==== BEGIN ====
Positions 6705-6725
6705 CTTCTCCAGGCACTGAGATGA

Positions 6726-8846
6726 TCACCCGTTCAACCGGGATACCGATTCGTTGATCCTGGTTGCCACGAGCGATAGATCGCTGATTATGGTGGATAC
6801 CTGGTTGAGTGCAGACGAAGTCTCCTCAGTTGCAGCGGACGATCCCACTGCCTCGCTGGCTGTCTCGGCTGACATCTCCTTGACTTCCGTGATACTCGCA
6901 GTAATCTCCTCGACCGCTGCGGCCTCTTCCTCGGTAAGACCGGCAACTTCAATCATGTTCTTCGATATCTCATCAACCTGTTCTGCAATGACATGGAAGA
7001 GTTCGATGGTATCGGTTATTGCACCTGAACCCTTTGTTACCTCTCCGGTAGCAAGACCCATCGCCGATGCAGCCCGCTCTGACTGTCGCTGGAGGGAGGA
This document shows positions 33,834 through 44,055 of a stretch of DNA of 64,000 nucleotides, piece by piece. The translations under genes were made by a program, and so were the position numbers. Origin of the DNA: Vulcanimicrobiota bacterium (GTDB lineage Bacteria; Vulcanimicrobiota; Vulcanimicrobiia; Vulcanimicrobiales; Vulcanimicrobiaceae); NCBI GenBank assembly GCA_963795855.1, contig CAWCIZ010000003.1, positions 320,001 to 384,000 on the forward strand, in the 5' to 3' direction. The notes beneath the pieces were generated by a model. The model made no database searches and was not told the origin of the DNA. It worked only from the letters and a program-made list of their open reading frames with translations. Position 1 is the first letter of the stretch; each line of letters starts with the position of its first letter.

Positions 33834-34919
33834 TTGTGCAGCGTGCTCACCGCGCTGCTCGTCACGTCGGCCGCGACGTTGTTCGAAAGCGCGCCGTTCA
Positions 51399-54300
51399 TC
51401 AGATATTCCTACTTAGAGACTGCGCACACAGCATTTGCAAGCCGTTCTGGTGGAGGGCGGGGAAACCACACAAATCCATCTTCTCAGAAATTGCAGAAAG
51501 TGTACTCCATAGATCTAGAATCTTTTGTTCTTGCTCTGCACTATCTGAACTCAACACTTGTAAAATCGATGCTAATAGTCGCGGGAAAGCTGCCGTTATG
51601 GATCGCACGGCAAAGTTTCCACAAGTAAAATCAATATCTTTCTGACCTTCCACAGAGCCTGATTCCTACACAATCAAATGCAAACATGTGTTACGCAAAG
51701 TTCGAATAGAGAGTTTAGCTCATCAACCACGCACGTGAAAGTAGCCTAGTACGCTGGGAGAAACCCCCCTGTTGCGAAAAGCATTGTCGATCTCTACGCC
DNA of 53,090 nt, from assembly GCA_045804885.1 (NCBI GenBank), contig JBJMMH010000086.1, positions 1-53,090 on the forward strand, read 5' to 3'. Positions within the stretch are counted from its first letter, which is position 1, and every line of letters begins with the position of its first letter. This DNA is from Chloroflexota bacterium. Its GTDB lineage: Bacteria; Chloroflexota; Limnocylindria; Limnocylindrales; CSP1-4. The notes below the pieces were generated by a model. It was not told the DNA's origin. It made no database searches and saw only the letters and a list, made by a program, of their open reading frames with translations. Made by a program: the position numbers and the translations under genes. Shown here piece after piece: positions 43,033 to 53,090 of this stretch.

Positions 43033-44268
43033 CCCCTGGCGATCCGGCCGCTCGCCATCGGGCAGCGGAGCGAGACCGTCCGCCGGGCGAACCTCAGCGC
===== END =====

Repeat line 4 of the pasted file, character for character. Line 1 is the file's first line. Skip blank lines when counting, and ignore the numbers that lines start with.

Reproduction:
6726 TCACCCGTTCAACCGGGATACCGATTCGTTGATCCTGGTTGCCACGAGCGATAGATCGCTGATTATGGTGGATAC